Re: more on Brand and the Singularity idea

From: Max More (
Date: Mon Jan 15 2001 - 18:31:47 MST

At 04:34 PM 1/15/01, you wrote:
>On Mon, Jan 15, 2001 at 11:43:32PM +0100,
> >
> > > Let me add to this: the unbounded techno-optimism is out of step with
> >
> > Unbounded? Where?
>In the extropian principles.

Oh, really. Where? In previous versions, there was "Boundless Expansion"
but there has never been boundless optimism. On the contrary, optimism must
be combined with careful thinking. What's more, we have publicly shifted
more towards focusing on challenges, risks, and dangers to be discussed and
overcome. Just look at the sub-title of the last conference (and everything
about the next one).

The discussions on this list also show that it's quite wrong to think that
we are boundlessly optimistic. No doubt we need to continue working to
dispel such a view of us, but any careful journalist or academic researcher
should know better.

>I'm just saying that new technologies have side-effects, sometimes disastrous
>ones, and insisting that their deployment is *always* beneficial isn't going
>to fool anyone (and is going to make us look like idiots).

Funny, I don't anyone here saying disagreeing with you. Can you say "straw

>So, your question for $64K: why is Extropianism so overtly associated
>with unmitigated optimism that it's seen as a joke in some circles?

Perhaps because we are optimistic about some drastic things (such as aging
and death) that most people continue to be doggedly pessimistic about.
Because we point out the real constructive possibilities for all kinds of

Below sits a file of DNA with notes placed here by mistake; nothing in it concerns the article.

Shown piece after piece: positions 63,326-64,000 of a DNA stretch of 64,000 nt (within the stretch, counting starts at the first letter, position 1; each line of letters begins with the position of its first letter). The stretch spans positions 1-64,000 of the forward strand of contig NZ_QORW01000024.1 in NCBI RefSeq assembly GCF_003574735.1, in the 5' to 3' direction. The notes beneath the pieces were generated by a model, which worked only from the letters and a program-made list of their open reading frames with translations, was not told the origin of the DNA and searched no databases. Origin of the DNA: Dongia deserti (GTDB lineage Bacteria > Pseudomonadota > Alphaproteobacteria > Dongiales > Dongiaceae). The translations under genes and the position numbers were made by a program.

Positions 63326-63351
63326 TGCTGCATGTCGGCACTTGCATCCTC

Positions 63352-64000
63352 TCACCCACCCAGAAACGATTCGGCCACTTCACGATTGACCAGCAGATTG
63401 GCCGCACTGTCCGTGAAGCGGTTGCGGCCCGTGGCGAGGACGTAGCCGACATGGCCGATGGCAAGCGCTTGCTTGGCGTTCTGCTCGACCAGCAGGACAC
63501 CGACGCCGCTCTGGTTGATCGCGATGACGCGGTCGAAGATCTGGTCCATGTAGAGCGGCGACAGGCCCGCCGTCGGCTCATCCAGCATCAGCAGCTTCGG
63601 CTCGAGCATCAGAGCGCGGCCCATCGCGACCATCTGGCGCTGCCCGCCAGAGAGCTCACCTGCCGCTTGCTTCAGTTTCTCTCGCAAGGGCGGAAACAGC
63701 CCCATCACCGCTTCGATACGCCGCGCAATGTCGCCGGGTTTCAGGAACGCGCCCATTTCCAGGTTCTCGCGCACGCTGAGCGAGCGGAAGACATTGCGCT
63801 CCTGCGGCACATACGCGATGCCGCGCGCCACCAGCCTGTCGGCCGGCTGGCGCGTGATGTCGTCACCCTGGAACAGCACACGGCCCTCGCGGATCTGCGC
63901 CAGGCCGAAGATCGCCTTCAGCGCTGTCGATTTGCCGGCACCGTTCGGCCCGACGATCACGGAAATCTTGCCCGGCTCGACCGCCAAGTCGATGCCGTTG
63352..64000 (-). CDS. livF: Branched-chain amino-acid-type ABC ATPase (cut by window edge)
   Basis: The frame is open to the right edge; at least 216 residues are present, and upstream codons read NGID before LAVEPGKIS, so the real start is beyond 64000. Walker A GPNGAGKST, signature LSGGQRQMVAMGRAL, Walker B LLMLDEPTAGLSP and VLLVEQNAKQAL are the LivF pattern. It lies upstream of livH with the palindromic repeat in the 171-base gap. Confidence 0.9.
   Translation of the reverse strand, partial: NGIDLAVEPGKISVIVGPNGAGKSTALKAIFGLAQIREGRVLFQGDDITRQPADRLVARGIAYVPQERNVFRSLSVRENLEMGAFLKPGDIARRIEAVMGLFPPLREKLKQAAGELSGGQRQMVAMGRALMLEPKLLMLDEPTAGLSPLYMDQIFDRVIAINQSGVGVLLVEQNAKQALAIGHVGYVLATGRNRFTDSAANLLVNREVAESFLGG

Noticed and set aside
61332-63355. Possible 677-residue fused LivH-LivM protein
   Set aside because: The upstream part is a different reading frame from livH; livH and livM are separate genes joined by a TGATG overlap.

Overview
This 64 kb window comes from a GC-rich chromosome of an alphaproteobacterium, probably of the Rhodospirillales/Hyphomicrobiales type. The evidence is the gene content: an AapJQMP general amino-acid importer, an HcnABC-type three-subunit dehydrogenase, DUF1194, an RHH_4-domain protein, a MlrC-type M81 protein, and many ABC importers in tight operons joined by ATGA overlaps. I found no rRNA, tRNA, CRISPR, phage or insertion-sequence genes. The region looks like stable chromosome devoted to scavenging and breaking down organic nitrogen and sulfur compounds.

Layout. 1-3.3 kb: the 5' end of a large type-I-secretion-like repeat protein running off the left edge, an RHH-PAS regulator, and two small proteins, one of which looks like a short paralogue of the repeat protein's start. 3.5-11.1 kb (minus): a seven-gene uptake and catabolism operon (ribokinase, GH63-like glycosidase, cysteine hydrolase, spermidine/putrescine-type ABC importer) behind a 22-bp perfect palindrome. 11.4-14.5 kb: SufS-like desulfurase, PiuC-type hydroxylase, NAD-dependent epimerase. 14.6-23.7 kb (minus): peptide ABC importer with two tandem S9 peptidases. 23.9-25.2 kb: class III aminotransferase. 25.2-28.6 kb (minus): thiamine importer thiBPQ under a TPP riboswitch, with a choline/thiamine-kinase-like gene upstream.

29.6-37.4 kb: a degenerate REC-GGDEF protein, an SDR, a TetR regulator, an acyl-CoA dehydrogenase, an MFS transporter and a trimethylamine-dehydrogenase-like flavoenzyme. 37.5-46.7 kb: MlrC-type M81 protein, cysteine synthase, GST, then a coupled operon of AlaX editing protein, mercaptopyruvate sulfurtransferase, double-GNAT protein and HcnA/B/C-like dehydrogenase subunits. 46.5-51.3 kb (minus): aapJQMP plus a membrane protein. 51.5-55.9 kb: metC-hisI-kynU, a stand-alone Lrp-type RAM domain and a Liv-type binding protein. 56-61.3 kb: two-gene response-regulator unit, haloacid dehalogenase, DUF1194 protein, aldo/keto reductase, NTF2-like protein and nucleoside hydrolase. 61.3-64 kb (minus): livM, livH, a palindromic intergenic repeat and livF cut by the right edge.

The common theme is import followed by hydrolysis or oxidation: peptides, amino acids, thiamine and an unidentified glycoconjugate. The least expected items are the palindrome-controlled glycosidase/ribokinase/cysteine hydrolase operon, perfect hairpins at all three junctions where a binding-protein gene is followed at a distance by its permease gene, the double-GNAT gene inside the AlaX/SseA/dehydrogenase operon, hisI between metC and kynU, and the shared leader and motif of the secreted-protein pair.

historically inevitable things that people either don't want to think about
or rationalize as being a good and healthy part of the human condition.

That said, I don't think we have room for complacency. We need to continue
to grapple more with the challenges and objections (as we did in several
responses to Bill Joy, as we did at Extro-4, as we do on this list), rather
than only pointing out the positive possibilities. In the early days we
primarily did point out the good possibilities, partly because *someone*
has to. Now we're going through a process of reaching out to deal with
fears and to deeper examination of risks and drawbacks. I just wrote about
some of my concerns regarding human cloning (by people who don't understand
that they are not replicating people) on the Wired email list.

Still, I won't apologize for being primarily optimistic in a culture that
continues to see death, human stupidity, and other limits as inevitable and
even desirable.



Max More, or
President, Extropy Institute.
Senior Content Architect, ManyWorlds Inc.:

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